By SaharaReporters, New York
SaharaReporters has uncovered a document indicating that a million dollars of Bayelsa State’s poverty alleviation fund was spent by then Governor Goodluck Jonathan on bringing American entertainers Beyonce and Jay Z to Nigeria in 2006.
In a letter stamped and signed by Bayelsa officials, N150 million (approximately a million dollars in 2006) was released from the state’s poverty alleviation fund for the first ThisDay Music Festival in Lagos.
The document came to light after a controversy was ignited over how much money American “reality TV” star Kim Kardashian was paid for a brief visit to Nigeria.
Ms. Kardashian, star of a US TV show about her idle rich family and who shot to international fame after a sex tape featuring her and her rapper boyfriend went viral, was reportedly paid half a million dollars for the 24-hour-visit last week.
The sources who provided the 2006 document for Beyonce and Jay Z’s visit told Saharareporters that there was a shady financial link between the producers of some high profile entertainment events and the governors and other officials who control budgets at the state and federal levels. Mr. Obaigbena’s newspaper, ThisDay, is a major sponsor of entertainment events that brings US music stars as well as top public figures for flying visits to Nigeria in exchange for gargantuan paychecks.
“Mr. Obaigbena often lines up financial bonanzas from numerous governors, ministers and other top government officials to finance his jamborees,” said one of the sources who is based in the UK and is knowledgeable about such deals.
SaharaReporters obtained a letter from Mr. Obaigbena to the Bayelsa State government soliciting funds from the oil-producing state ahead of Nigeria’s 46th independence celebrations in 2006. The publisher wrote, “We invite you to partner with us as co-hosts of the festival.” The letter added: “With a total budget of $10 million, the co-host is expected to contribute a minimum of $2.5 million (two million five hundred thousand USD).”
At the bottom of the letter, minuted by hand and signed by then Governor Jonathan’s aides as well as the Bayelsa State accountant general are the words, “Release N150,000,000.00 (One hundred and fifty million naira) only to be drawn from the poverty alleviation subhead.”
One source told SaharaReporters that Mr. Obaigbena sent similar letters to other south-south states.
SaharaReporters could not ascertain how much of the released funds was paid directly to performers at the festival. There is no indication that Beyonce, one of the few entertainment stars internationally famous enough to only need one name, was aware that her performance was being subsidized by the poor people of Bayelsa.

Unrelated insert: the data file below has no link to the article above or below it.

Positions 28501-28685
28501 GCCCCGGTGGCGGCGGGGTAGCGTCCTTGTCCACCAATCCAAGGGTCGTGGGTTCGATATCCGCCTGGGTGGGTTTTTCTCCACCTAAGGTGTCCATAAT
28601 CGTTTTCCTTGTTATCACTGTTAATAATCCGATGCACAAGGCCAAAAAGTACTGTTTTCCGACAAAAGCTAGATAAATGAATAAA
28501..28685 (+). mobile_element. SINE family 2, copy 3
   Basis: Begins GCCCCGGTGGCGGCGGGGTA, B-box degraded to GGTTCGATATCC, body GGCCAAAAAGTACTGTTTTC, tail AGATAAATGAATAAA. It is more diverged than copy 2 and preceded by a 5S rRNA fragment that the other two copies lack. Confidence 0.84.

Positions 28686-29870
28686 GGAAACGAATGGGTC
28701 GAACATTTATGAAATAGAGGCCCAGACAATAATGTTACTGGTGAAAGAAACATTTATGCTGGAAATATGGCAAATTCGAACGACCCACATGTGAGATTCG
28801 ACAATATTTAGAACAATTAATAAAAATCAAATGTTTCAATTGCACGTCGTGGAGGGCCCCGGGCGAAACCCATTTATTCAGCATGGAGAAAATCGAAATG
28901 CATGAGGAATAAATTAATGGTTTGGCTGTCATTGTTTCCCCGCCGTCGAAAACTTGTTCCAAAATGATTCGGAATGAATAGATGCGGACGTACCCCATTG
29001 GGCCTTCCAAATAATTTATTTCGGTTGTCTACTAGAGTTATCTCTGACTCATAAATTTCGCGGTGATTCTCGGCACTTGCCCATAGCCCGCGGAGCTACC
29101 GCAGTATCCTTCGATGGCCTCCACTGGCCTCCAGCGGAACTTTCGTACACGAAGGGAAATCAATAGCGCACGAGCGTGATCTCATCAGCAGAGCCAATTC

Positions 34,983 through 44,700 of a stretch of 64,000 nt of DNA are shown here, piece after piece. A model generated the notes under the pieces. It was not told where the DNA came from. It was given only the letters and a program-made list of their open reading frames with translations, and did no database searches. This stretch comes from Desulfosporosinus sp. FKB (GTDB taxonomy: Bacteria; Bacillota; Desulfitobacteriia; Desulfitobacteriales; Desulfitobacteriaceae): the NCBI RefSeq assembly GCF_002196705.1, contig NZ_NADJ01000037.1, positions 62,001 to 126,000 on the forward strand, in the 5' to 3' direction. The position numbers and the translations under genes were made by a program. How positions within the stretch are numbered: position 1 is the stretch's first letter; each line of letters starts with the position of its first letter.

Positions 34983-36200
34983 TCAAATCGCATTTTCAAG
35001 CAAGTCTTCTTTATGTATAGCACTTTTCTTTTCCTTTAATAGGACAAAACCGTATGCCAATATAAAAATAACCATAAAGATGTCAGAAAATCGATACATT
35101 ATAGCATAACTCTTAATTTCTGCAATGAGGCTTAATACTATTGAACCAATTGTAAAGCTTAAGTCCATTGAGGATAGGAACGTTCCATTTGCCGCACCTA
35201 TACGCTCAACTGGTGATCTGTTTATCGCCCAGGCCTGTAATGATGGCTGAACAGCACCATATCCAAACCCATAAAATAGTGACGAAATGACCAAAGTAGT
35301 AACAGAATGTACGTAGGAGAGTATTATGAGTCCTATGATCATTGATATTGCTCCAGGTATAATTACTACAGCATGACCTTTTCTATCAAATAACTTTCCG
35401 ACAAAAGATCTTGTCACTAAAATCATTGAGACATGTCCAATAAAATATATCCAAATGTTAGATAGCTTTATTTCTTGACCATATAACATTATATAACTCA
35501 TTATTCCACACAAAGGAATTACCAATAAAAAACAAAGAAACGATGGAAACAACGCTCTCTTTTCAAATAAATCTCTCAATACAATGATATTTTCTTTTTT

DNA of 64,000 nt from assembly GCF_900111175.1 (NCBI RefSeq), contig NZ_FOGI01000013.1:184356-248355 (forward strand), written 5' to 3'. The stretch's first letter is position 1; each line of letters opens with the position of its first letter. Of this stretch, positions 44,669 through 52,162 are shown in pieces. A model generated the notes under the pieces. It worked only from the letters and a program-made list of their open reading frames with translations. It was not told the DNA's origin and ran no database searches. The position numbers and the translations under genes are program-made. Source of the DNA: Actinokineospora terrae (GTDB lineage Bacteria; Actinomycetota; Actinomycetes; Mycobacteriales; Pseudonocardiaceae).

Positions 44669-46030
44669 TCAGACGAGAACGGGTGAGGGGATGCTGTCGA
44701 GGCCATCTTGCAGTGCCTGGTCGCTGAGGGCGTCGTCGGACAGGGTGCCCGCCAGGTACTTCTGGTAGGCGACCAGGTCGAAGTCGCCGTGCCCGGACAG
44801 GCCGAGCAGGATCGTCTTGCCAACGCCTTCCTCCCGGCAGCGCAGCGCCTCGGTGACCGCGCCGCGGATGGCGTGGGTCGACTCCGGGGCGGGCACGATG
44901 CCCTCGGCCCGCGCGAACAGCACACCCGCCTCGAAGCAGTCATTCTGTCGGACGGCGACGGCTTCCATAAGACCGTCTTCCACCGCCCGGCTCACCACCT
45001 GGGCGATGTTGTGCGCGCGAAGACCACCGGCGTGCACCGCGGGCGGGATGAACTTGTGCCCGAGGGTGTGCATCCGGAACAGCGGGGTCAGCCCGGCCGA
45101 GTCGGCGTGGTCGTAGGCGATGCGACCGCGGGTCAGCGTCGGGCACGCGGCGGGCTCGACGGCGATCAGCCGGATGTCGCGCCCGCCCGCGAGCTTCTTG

But during Beyonce’s celebrated rendition of the Nigerian national anthem, pictures of Bayelsa State were projected onto the wall of the Lagos concert venue.
According to the Nigerian Bureau of Statistics, 47% of Bayelsans live in poverty. The World Bank says that per capita gross domestic product in the Niger Delta is significantly below the country’s average. According to the state’s own 2005 development strategy, 80% of rural communities have no access to safe drinking water, a key indicator in judging poverty. In Yenagoa, the state capital and Bayelsa’s largest urban area, an estimated two out of every five residents do not have access to safe drinking water.
In 2005, as part of its UN-approved strategy to combat poverty, the state promised to make a fund of N100 million available as soft loans and micro-credit to Bayelsans. The allocated fund was N50 million less than Mr. Jonathan approved for Mr. Obaigbena’s music festival. That promise was made in the Bayelsa State Economic Empowerment and Development Strategy, published by the United Nations Development Program and signed by then Governor Diepreye Alamieyeseigha. A civil rights activist in Yenogoa told SaharaReporters that the state “has been a woeful failure in its poverty reduction program.”
The letter from Mr. Obaigbena to then-governor Goodluck Jonathan said the concert was necessary to show that the news from Nigeria was “not just…HIV/AIDS, conflicts, poverty, kidnapping, strife and riots.”
The publisher added: “This is the longest ever period of democracy in Nigeria, over seven years and counting! And a stable democracy means more investment and economic prosperity for all.”
The publisher went on to give reasons why the state government should contribute to the concert.
The stars’ performances would “tell the world, through music, that Nigeria’s time has come,” Mr. Obaigbena wrote. The letter added, “And once the good news catches on with the young and upwardly mobile, music loving new generation it will catch on with the world of investments and bountiful opportunities.”
In 2006, Mr. Goodluck Jonathan had just become governor of Bayelsa after his boss, Diepreye Alamieyeseigha, was impeached and convicted on corruption charges. Mr. Jonathan was then elevated to Vice President to then President Umaru Yar’Adua. Mr. Yar’Adua’s death in 2010 enabled Mr. Jonathan, a zoologist whose PhD focused on tropical fish, to assume the presidency.
Since 2006, Mr. Obaigbena’s parent company, Leaders & Company, has produced a number of high-profile events that have seen such American stars as Rihanna, R Kelly, and Usher perform for Nigerians. The ticket prices for these concerts are usually out of reach of the “average” Nigerian. The events feature tickets that cost many tens of thousands of naira, usually reserved for “VIP access.” ThisDay has also hosted political luminaries like former US President Bill Clinton and former economic adviser to the Obama presidency, Lawrence Summers. At an Africa Rising concert in London, former US Secretary of State Colin Powell came on stage and danced to the popular Naija jam “Yahooze” by Olu Maintain.
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